|"My cables are latched properly..."|
Good, if that's for both the data cables and the SATA power cables.
Have you tried swapping the SATA data cable used for the hard drive with another one ?
The SATA data cables that came with the mboard would be capable of supporting SATA III max burst data transfer speeds. I don't know if data cables for SATA II or SATA drives would work properly with SATA III drives.
"....chipset drivers were all installed and even updated from the gigabyte website"
The software installed on the hard drive has no effect regarding whether the bios version detects hard drives properly while booting.
There are no bios updates for your mboard model that mention fixing a problem with the bios version detecting hard drives properly.
There are no FAQs for your model that mention the problem.
(Never update your bios version unless the release notes specifically mention fixing a problem you're having. Usually the only legitimate reason for updating the bios version is for it to support recognizing a CPU type your prevent bios version doesn't recognize properly.Never install a BETA (a test version, not a final version) bios update unless it's release notes mention fixing a problem you've having. )
A message while booting "No operating system found" or similar DOES NOT necessarily indicate the bios is not detecting the hard drive.
The bios not detecting a hard drive at all while booting,
- or - the bios detecting it while booting but not detecting that any partition on it is bootable,
are two different situations.
The latter situation can be caused by problems with the data on the hard drive.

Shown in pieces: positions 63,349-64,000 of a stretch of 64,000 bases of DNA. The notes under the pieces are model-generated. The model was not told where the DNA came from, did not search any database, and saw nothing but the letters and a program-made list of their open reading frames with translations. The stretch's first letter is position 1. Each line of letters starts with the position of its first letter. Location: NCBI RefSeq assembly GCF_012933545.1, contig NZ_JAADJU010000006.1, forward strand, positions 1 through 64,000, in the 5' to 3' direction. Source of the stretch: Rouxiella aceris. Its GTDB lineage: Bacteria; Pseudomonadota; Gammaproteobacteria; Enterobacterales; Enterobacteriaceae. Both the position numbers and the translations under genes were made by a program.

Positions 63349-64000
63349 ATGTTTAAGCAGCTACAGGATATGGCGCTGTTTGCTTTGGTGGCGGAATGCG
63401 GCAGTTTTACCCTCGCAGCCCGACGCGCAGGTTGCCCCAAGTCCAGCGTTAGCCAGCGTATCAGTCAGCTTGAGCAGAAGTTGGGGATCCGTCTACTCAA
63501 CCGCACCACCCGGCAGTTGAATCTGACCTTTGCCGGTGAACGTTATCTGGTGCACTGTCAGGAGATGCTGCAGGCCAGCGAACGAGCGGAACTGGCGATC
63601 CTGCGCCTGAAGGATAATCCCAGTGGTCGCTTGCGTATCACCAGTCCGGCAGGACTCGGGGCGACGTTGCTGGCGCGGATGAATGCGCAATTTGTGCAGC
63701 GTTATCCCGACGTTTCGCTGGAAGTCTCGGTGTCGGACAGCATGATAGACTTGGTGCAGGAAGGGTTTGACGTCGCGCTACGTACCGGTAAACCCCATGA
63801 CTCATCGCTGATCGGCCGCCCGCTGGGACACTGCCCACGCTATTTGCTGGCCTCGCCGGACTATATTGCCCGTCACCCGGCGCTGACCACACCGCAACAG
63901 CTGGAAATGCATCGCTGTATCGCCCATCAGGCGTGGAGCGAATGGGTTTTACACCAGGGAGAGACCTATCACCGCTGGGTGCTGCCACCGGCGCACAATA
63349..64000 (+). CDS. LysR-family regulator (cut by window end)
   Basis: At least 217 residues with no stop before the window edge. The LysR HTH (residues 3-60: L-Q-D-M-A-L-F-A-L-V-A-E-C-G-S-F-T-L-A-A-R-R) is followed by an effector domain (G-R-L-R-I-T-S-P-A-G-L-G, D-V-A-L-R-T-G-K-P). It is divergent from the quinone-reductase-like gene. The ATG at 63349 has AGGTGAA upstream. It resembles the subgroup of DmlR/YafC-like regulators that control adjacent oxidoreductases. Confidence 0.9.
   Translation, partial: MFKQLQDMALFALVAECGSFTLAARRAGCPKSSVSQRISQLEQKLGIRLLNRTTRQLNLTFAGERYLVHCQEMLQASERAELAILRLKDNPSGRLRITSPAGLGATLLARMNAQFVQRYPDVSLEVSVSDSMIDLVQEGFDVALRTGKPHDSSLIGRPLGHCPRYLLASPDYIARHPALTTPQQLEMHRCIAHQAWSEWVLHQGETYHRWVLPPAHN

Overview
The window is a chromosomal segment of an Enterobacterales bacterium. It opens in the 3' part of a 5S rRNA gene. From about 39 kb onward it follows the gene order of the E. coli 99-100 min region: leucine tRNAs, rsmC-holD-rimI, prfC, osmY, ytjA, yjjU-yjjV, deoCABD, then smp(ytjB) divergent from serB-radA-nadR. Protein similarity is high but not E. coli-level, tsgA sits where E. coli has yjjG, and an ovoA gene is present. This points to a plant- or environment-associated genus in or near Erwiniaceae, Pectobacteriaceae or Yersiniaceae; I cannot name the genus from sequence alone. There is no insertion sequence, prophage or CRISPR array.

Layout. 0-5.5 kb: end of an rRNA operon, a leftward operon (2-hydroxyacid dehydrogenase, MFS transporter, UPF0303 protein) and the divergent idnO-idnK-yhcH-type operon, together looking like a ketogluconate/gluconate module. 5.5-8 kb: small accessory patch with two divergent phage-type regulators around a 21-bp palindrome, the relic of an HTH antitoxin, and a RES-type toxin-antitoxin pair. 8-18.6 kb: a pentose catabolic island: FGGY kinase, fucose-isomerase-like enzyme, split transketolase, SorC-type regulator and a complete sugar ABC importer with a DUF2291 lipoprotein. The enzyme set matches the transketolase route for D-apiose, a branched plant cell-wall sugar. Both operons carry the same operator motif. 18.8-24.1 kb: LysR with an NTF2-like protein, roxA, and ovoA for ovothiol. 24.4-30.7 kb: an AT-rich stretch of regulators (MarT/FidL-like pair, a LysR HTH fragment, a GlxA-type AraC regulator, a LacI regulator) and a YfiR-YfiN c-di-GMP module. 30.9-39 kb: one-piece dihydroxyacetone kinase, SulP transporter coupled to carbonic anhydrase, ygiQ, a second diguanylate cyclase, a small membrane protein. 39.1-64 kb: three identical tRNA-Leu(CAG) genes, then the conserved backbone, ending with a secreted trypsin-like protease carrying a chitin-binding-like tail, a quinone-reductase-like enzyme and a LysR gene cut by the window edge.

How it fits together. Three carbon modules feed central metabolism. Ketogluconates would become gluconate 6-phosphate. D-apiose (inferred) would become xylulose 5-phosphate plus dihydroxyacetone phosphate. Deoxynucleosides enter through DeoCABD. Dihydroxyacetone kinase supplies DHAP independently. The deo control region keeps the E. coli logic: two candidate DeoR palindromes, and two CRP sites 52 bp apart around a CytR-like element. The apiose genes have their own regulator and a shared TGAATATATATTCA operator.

E.g. If drive is sometmes found to bootable, if there's nothing wrong with the drive or the Windows installation's data itself, for XP you can usually fix that problem by running fixboot and/or or fixmbr in the Recovery Console.
If the hard drive you installed Windows 7 on had data on it previously, you might need to do something similar.
What are the system recovery options in Windows 7?
See the info about Startup Repair - run it.
"I have done a test using seagate tools and that was fine.
I'm really beginning to think it;s the HDD."
If the hard drive tests fine in the LONG SeaTools test, then there's nothing wrong with it.
Are you using a SATA II or a SATA III hard drive ?
(the one Windows has been installed on)
As I said above....
"Some SATA II conventional desktop hard drives - e.g. at least some Seagate models - come with a jumper installed on them on the back of the drive that limits them to 150 mb/sec "burst" data transfer speed. You must remove the jumper or install it in a different position on pins there in order for the drive to be able to achieve it's full "burst" data transfer speed of 300 mb/sec.
Similar may apply to conventional SATA III hard drives"
I have bought three Seagate SATA II 500 gb drives - all three already had the jumper installed.
For a SATA III drive, if such a jumper is installed, that would limit it to either 150 mb/sec or 300 mb/sec burst data transfer speed
Does your hard drive have such a jumper and/or is it SATA II ?
If yes, I looked at the manual for your mboard. There is one default bios setting that enables SATA III support that MAY cause you problems if the drive can't run that fast.
Integrated Peripherals - OnChip SATA 3.0 support - Enabled (default)
If you are using a SATA II hard drive, whether a jumper is installed on it or not, of if you have a SATA III hard drive that is jumpered to max run slower, you may need to Disable that.
These settings only affect the max burst data transfer speed -
OnChip SATA Type - Native IDE (default) , RAID (SATA RAID), or AHCI (SATA)
= (what I call) the SATA controller mode